Since 1988, Fair Foods has been rescuing high quality surplus produce from the landfill and bringing it to communities across the Boston metro area. Each year they distribute as much as 5 million pounds of fruits and veggies that would otherwise end up in a dumpster. Here Leah Costlow, Operations Team Leader, describes the day that BAG staff spent volunteering at a Fair Foods market.
Whenever we bring volunteers out to glean, there’s one question that always gets asked: “Where is this food going to end up?” Harvesting fresh, local produce is just one side of the gleaning equation, and our volunteers are eager to learn about when and where the delicious food we glean will be enjoyed.
But it’s not just volunteers who want to better understand how gleaned produce gets from farm to table. On July 19th, BAG staff got a ground-level view of Fair Foods, one of the many hunger relief agencies in our distribution network. As part of an ongoing effort to get acquainted with our partners, the whole Operations crew spent the afternoon volunteering with Fair Foods at one of their dozens of pop-up farmers market locations. Every day, Fair Foods staff and volunteers bring fresh fruits and veggies to schools, churches, public housing, and senior centers all over Boston. Much like the local produce that BAG rescues, this produce is high quality food that cannot be marketed—whether due to cosmetic imperfections, reduced demand, or an overabundant supply that drives down market prices. Fair Foods receives this food and brings it into communities where affordable food is in short supply. Preventing food waste and bringing food to families all at the same time… Makes sense, right?
Fair Foods’ signature offering is their $2 bag of produce, which BAG staff helped assemble during our afternoon of volunteering. Neighborhood patrons can stop in at a market location and pick up as many pre-packed grocery bags of produce as they need, at the amazing price of $2 a bag! Other deals are available depending on what’s abundant, but the $2 bags are what keep people coming back every week. For this particular market, BAG contributed bunches of Red Russian and Lacinato kale, and helped unload a large truckload of grapes, peaches, cucumbers, zucchini, and tomatoes at First Church in Dorchester. Tasks were efficiently divided up, and an assembly line of volunteers was able to quickly pack enough grocery bags of produce to fill several long tables. Even in the blazing July heat, shoppers began showing up before the market had opened—a tell-tale sign of how popular these markets are.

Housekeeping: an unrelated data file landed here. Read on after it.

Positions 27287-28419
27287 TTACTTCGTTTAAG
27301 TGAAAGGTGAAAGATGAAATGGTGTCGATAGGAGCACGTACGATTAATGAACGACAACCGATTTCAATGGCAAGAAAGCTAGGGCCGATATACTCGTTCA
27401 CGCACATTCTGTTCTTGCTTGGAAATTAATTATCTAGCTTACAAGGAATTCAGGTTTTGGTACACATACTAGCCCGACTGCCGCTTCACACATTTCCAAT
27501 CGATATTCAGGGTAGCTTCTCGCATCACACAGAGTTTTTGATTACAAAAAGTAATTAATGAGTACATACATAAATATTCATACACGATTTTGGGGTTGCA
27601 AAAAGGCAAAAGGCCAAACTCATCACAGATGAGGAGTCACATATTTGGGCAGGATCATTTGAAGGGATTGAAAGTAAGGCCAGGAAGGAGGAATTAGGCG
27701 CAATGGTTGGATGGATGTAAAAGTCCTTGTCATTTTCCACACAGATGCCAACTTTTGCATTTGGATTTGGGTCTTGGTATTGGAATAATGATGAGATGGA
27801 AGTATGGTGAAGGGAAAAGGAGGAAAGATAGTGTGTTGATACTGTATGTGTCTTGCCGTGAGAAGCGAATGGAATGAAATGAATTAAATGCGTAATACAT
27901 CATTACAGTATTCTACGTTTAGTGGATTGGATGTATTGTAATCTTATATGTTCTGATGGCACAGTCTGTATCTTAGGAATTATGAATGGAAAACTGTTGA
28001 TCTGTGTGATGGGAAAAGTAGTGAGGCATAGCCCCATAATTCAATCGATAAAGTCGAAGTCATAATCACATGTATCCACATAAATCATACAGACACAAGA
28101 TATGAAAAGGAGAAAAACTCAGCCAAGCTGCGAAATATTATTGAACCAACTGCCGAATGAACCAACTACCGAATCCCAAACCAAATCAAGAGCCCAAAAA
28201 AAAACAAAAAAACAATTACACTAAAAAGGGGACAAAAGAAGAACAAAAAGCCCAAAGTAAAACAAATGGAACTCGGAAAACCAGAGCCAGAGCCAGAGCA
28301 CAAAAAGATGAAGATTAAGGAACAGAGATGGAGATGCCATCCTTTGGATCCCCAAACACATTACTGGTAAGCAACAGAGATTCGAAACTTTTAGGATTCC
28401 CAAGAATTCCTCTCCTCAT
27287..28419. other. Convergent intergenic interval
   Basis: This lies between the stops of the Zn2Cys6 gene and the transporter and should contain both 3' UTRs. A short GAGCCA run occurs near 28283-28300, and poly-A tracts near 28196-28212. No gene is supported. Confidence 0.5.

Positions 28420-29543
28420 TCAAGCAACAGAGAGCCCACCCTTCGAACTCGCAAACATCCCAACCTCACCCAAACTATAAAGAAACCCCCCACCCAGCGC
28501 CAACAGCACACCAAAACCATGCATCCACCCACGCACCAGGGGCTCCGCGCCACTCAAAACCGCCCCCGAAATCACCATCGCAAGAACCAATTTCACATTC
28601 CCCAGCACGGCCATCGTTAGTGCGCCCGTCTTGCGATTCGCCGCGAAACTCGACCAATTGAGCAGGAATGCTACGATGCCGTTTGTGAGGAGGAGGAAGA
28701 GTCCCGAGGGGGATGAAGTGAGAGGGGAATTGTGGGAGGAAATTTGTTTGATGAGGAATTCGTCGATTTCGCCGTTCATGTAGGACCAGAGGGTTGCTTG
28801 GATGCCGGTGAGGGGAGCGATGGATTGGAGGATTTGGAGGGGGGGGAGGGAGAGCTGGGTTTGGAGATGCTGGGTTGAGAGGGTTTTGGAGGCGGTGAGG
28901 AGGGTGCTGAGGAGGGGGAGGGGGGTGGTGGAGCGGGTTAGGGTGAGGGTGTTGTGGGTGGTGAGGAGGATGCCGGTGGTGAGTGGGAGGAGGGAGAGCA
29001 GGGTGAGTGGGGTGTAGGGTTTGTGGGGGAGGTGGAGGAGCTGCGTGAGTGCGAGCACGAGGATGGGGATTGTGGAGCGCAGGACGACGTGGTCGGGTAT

All the BAG staff in attendance were impressed by the unique blend of community spirit and no-nonsense efficiency on display. The line between shoppers and volunteers was completely erased, as local people worked assembling grocery bags in return for some additional produce. Not everyone spoke the same language, but some things didn’t need translation—like the crisp, cold sweetness of a grape, which one local volunteer insisted on sharing with BAG staff each time she passed by.
The heat of the day meant that the market slowed down after a couple hours, giving us a chance to chat with Fair Foods staff about the history and singular vision of the organization. At a time when it is all too easy for nonprofits to lose sight of their mission, Fair Foods is laser-focused on doing whatever it takes to make nutritious food available to all who need it. The $2 bag of produce is a simple but ingenious answer to the widespread stigma associated with receiving free food. At Fair Foods, the community is vibrant, the produce is fresh, and the deals can’t be beat. And who can argue with that?
By Leah Costlow
Click here to read more about Fair Foods